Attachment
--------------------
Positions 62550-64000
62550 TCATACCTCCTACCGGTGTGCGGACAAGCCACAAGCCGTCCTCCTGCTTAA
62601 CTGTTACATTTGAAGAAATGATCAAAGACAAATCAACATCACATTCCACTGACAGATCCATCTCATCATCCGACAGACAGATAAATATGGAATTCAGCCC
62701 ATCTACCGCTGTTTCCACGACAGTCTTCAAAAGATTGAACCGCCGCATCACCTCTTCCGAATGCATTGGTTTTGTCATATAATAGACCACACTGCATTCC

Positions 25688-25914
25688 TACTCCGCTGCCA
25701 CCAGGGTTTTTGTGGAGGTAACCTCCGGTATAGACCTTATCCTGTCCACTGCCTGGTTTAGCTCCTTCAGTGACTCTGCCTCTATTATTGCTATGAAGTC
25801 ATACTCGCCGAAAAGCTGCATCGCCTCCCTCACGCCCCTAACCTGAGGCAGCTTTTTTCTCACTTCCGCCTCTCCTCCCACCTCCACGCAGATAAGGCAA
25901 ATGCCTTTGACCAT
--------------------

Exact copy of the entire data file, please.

Positions 62550-64000
62550 TCATACCTCCTACCGGTGTGCGGACAAGCCACAAGCCGTCCTCCTGCTTAA
62601 CTGTTACATTTGAAGAAATGATCAAAGACAAATCAACATCACATTCCACTGACAGATCCATCTCATCATCCGACAGACAGATAAATATGGAATTCAGCCC
62701 ATCTACCGCTGTTTCCACGACAGTCTTCAAAAGATTGAACCGCCGCATCACCTCTTCCGAATGCATTGGTTTTGTCATATAATAGACCACACTGCATTCC

Positions 25688-25914
25688 TACTCCGCTGCCA
25701 CCAGGGTTTTTGTGGAGGTAACCTCCGGTATAGACCTTATCCTGTCCACTGCCTGGTTTAGCTCCTTCAGTGACTCTGCCTCTATTATTGCTATGAAGTC
25801 ATACTCGCCGAAAAGCTGCATCGCCTCCCTCACGCCCCTAACCTGAGGCAGCTTTTTTCTCACTTCCGCCTCTCCTCCCACCTCCACGCAGATAAGGCAA
25901 ATGCCTTTGACCAT